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NEW YORK – Healthcare in the United States may fall short of other industrialized nations in some ways, but, as much as anywhere else, older patients in this country reported good relationships with their doctors.
That’s according to a new report, published recently in the journal Health Affairs, from the Commonwealth Fund.
Researchers conducted a computer-assisted telephone survey of the health and care experiences of 15,617 adults 65 or older in Australia, Canada, France, Germany, the Netherlands, New Zealand, Norway, Sweden, Switzerland, the United Kingdom, and the United States.
Older adults in the U.S. tended to be sicker than those in other industrialized nations. For them, out-of-pocket expenses, accessing primary care and avoiding the emergency department also were greater problems than for older patients in most of the other countries surveyed.
On the other hand, U.S. respondents were among the most likely to have discussed health-promoting behaviors with a clinician, to have a chronic care plan tailored to their daily life, and to have engaged in end-of-life care planning, according to the report.
Most of the respondents, ranging from 79% in Sweden to 94% in both France and the Netherlands, said they felt as if their doctors spent enough time with them, and most also said they were encouraged during office visits to ask questions about their health and care.
“American respondents were particularly likely to report that their doctors had discussed with them how to live a healthy life,” the authors write. “The United States was at or near the top in the reported frequency with which doctors discussed diet or exercise (76%) and stress (29%) with their patients.”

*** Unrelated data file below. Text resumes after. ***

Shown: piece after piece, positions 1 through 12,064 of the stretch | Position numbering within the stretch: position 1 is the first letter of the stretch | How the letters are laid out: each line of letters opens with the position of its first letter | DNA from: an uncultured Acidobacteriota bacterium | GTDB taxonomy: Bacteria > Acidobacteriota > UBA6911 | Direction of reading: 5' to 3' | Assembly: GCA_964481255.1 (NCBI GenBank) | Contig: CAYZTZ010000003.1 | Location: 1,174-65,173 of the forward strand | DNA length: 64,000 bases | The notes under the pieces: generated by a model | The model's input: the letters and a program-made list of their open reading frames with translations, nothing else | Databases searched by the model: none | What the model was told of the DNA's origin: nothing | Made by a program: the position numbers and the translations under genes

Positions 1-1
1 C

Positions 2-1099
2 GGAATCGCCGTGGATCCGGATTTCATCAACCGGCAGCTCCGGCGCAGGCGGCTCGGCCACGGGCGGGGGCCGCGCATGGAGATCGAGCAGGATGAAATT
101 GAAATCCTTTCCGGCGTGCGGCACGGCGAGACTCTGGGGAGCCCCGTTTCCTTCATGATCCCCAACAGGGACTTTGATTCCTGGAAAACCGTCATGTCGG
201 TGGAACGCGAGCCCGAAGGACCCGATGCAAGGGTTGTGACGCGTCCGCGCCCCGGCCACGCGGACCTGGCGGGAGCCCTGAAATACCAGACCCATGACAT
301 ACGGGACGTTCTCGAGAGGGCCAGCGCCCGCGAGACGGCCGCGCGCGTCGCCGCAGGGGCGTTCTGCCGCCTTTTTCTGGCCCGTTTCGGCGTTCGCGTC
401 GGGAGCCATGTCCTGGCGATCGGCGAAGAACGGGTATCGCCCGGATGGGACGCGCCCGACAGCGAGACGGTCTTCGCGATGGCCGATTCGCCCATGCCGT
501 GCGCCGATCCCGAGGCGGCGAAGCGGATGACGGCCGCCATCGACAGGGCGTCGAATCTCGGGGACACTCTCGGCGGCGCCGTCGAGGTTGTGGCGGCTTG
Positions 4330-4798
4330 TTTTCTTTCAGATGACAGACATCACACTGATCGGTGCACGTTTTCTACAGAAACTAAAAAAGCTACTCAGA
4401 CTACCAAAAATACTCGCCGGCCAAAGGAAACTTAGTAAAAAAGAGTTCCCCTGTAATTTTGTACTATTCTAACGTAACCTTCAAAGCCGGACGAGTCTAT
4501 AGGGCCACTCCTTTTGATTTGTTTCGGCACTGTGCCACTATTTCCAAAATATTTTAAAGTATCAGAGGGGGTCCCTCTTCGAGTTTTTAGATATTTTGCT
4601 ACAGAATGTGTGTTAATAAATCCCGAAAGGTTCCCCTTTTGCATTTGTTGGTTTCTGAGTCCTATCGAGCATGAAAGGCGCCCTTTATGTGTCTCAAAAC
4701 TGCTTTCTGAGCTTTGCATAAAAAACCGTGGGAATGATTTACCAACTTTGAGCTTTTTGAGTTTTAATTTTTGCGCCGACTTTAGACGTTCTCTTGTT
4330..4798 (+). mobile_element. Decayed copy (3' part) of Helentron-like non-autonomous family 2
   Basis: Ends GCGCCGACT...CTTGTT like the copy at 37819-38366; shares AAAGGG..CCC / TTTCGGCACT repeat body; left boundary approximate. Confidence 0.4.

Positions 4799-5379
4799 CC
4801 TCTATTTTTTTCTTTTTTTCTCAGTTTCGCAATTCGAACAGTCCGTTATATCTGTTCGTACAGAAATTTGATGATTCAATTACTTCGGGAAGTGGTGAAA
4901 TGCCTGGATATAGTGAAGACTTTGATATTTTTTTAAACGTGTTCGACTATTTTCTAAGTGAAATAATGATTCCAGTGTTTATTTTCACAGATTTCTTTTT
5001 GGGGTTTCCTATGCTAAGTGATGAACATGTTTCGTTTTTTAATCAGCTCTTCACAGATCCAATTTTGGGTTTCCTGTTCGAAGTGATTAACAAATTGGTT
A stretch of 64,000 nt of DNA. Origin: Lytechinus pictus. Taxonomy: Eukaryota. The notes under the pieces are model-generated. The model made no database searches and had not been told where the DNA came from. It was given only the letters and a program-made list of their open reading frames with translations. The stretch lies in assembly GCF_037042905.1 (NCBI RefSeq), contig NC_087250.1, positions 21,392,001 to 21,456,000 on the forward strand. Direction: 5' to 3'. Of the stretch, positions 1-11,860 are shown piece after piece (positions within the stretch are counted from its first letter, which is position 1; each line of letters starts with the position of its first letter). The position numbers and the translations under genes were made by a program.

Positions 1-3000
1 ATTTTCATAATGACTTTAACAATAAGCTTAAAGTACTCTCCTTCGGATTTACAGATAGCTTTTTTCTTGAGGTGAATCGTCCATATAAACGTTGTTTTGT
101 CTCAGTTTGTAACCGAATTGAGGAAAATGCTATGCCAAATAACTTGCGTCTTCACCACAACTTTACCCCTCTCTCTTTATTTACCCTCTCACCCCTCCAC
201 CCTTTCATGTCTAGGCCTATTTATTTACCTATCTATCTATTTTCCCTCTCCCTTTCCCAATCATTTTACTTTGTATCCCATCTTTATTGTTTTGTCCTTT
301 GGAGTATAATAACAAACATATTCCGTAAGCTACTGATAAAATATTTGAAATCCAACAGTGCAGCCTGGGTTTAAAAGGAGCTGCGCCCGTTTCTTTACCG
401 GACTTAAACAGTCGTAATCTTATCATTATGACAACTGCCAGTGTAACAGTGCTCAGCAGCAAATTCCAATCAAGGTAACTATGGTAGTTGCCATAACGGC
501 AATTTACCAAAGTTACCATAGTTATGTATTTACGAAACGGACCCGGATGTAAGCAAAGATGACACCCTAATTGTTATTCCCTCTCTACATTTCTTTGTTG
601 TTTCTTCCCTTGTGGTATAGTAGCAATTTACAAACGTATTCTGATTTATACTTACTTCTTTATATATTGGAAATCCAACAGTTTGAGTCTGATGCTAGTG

The United States, with the United Kingdom, also was one of the top performers when it came to receiving support from providers in managing chronic conditions. Nearly 60% of older patients in those two countries said they were able to discuss their goals in caring for their conditions and received clear instructions when to seek further care. Fewer than half of patients in the other surveyed nations had that response.
Researchers note that industrialized nations are trying to “retrofit” their current health care delivery systems, originally designed to treat acute illnesses, to better manage chronic diseases.
The report points out that, In the United States, 85% of all health care services are currently used by people with at least one chronic disease, and $140 billion of Medicare spending in 2010 – almost half of total expenditures – goes for care of the 14% of Medicare beneficiaries with six or more chronic conditions.
“With older patients often receiving care from multiple providers, taking multiple prescription drugs, and managing complicated care regimens, these people are vulnerable to health system failures that can result in fragmented and poorly coordinated care, as well as costly and injurious medical errors,” the authors write.